Governments Slap Down Efforts To Protect Endangered Marine Species
Governments slap down efforts to protect endangered marine species at UN conference
The 9th Conference of the Parties of the Convention on Migratory Species (CMS) has ended in Rome, Italy. WDCS welcomes the progress made for some marine conservation efforts, especially relating to:
1. the marine mammal species that have been added to the appendices of the Convention in recognition that their conservation now requires urgent action, including the Irrawaddy dolphin,
2. the decision of the Convention for the first time to initiative action for Arctic marine migratory species threatened by climate change, including the narwhal, and
3. an agreement to progress an agreement for cetaceans in the Indian Ocean and in South East Asia .
However, serious concerns have also been expressed about a general trend of disengagement by the Parties in concrete conservation action and the resources provided for conservation projects by the Parties to CMS insult any serious plans for progress.
WDCS, the Whale and Dolphin Conservation Society, says that the new listings of small whales and dolphins in the CMS Appendices1 should be an urgent signal for the need of better protection but “there is not much more left to celebrate” stresses a spokesperson from WDCS in Rome.
During the week, WDCS experts have formally presented their concerns about the increasing threats posed by climate change, ocean acidification and marine noise pollution. They have also reported the new discovery that the acidification of the oceans, caused by extra CO2 in the atmosphere will affect the transmission of noise in the seas, making them even noisier.
Mark Simmonds, WDCS Director of Science, comments “This is further evidence of the perilous state of our seas and that factors negatively impacting marine wildlife may interact in yet unpredicted and highly negative ways. The international conservation community needs to be able to act fast and act strongly. The Noise Resolution submitted by the European Union and agreed here today does little to progress this matter and is remarkably convoluted.”
WDCS also questions the seriousness of global engagement of European governments towards species conservation. Hiding behind the veil of the world economic crisis, European countries have decided to block progress with process, slowing the work of the Convention to the detriment of the species it exists to protect, even though conservation is much more expensive if we wait until it is too late. We are also concerned about the lack of transparency with which the European countries work here. It is extremely difficult to determine what their perspectives are and what they are trying to achieve.
Earlier this year the Government of Mexico, although not a Party to CMS, announced that they had invested nearly €15 million to save the critically endangered vaquita from becoming extinct. Only 150 animals remain in the small area of the Mar de Cortés. An important step from one country to save one species, but clearly teaching us it is cheaper when action is taken before it gets so late.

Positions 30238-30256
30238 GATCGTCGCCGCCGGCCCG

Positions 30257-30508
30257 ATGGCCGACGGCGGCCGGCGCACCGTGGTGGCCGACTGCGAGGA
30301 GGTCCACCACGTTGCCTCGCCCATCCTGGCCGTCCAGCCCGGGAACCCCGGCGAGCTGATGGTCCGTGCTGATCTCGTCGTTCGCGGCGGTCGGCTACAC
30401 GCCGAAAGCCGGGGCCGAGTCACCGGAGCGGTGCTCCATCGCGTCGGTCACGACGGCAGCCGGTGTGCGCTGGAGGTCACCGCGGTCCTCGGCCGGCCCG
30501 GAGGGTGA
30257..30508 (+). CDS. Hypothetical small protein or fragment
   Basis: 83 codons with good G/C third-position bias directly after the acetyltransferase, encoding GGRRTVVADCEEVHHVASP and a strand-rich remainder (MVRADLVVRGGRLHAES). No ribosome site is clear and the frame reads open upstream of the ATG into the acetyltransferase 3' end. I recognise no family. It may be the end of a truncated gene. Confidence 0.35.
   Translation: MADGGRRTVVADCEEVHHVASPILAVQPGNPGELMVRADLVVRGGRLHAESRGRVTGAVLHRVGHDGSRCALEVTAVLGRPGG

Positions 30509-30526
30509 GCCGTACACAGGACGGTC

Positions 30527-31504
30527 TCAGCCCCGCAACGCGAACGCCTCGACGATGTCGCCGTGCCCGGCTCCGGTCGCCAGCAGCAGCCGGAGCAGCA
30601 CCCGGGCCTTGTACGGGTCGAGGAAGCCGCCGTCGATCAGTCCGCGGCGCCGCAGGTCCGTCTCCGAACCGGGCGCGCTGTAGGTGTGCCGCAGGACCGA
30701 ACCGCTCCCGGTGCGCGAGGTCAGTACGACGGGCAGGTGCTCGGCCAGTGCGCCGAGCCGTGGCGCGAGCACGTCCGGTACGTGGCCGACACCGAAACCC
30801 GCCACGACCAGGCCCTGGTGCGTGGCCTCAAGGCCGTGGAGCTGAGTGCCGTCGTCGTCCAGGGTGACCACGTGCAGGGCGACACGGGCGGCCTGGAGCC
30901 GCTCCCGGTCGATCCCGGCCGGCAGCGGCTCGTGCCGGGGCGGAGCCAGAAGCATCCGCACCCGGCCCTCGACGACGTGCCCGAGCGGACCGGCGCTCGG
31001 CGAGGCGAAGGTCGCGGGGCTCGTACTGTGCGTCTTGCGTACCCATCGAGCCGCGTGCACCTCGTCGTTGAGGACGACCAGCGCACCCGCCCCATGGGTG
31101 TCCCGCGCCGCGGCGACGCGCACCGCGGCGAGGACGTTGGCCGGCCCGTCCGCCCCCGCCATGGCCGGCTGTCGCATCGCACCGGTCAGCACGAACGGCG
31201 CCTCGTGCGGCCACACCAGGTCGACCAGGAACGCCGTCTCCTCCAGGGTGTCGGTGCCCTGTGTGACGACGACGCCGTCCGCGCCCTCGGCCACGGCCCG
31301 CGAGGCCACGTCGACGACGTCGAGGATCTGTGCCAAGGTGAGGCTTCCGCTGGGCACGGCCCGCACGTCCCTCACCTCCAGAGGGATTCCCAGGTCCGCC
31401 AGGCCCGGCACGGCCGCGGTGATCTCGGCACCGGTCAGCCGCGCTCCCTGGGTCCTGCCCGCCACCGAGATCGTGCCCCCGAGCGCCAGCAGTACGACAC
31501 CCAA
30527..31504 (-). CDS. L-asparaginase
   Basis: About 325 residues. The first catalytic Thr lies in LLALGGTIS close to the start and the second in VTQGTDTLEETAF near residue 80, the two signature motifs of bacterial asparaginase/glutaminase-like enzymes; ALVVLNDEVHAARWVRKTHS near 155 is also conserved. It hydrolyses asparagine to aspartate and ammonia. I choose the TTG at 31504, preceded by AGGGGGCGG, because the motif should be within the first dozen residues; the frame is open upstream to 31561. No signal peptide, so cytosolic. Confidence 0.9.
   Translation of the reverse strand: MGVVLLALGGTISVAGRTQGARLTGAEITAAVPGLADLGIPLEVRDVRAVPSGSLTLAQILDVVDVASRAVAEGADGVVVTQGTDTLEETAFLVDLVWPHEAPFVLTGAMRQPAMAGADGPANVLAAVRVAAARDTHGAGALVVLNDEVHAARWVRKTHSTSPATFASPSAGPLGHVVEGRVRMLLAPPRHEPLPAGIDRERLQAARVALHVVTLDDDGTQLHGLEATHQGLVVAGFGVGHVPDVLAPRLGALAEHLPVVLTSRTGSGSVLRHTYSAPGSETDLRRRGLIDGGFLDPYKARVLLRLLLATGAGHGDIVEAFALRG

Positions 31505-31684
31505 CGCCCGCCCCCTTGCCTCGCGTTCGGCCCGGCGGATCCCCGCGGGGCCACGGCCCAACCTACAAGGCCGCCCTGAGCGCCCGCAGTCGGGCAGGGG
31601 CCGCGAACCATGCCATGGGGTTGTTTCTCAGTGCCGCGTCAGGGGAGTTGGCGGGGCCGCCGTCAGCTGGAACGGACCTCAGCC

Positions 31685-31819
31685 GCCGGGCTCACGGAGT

“It is staggering to recognize that at this meeting, Parties have passed a global budget of less than €7 million for the convention budget with the small sum of only €170,000 being allocated across conservation projects for the next three years. This is all that Parties have set aside to safeguard the fate of 116 endangered species listed on Appendix I, and a further 202 species in desperate need of international cooperation listed on appendix II. This is a slap in the face of the future of species conservation. ” says Nicolas Entrup, spokesperson from WDCS in Rome today
“So many past CoP decisions still languish on the shelf gathering dust. The agreed budget is a clear indication that governments, especially those of industrial countries, erode to reach the objectives of the convention and put conservation initiatives at risk. This is a betrayal for the Parties from Africa, Asia and Latin America that have attended the CoP in a hope of a better future for migratory species and who bitterly need the appropriate resources to prevent species from extinction” concludes Entrup from WDCS.
WDCS has worked closely with CMS since 2002 and in 2005 signed a formal Partnership Agreement and initiated a three year Joint Programme of Work designed to directly support CMS’s own Strategic Plan (2006-2011), which directly represents the decision of CMS Parties and not WDCS.
In the past three years WDCS has committed itself to fulfilling commitments made under the Joint Programme of Work, and in the process has contributed over €1 million worth of support to the work of CMS.